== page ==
Dairy Market Blog

Dairy Market Blog
13 Jan 2017

Dairy Market Blog

Dairy, Dairy Markets, FMP, Liquid Milk

Dairy Market Blog – 13th January, 2017

Strong dairy trends set to continue – CLALhappy-ny

Erhard Richarts, dairy expert and Chairman of the German Kiel based IFE (Institute for AgriEconomy), in a report for CLAL issued late last month, predicts that EU 28 milk production will trail behind previous year level at least for the first half of the year, falling by 2.4m tonnes.
Globally, he expects the 2016/17 season to see a 1.2% fall in the combined milk supplies of the EU 28, the USA, New Zealand and Australia (see graph below).


Source: CLAL

Looking at recent supply dynamics, Mr Richarts’ report suggests October milk production by the main exporting regions was as much as 3% down (see graph below), with a rapidly falling trend, despite continued production increases in the US.


Source: CLAL

The EU 28 output is well down in all countries, with even the very dynamic Netherlands now growing more slowly, as per the graph below.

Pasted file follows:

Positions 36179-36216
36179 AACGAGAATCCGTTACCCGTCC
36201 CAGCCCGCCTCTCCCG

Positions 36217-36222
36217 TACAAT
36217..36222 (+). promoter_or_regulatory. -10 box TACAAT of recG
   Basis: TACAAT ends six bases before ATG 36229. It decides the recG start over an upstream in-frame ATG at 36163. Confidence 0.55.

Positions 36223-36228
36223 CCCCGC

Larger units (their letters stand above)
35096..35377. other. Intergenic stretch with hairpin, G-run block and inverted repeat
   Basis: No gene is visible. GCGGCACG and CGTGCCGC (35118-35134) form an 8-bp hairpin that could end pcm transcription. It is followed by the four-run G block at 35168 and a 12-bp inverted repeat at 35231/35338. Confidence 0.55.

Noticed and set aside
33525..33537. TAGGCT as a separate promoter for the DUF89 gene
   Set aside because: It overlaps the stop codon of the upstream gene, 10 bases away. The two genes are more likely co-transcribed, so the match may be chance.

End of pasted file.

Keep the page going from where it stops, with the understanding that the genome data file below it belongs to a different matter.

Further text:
Dutch problems with phosphates levels as part of their failed nitrates derogation extension will force the elimination of large numbers of cows, affecting production capacity in a big way (between 1 and 2 million tonnes).  In Germany, a recent dairy cattle census has shown a fall by 67,000 cows, including 1-2 year-old heifers from the herd, again affecting the production capacity of the largest milk producer in the EU.

Elsewhere, while prices are recovering, they remain still below production costs, especially when farmers have experienced upwards of 2 years of negative margins.

Irish output grew very slightly in November according to CSO, by 0.5%, so that Jan-Nov Irish production was up by 4.8%, so that, even with the predicted December increase called by the Farmers Journal on the basis of an informal survey, full year production may well be up by no more than around 5%.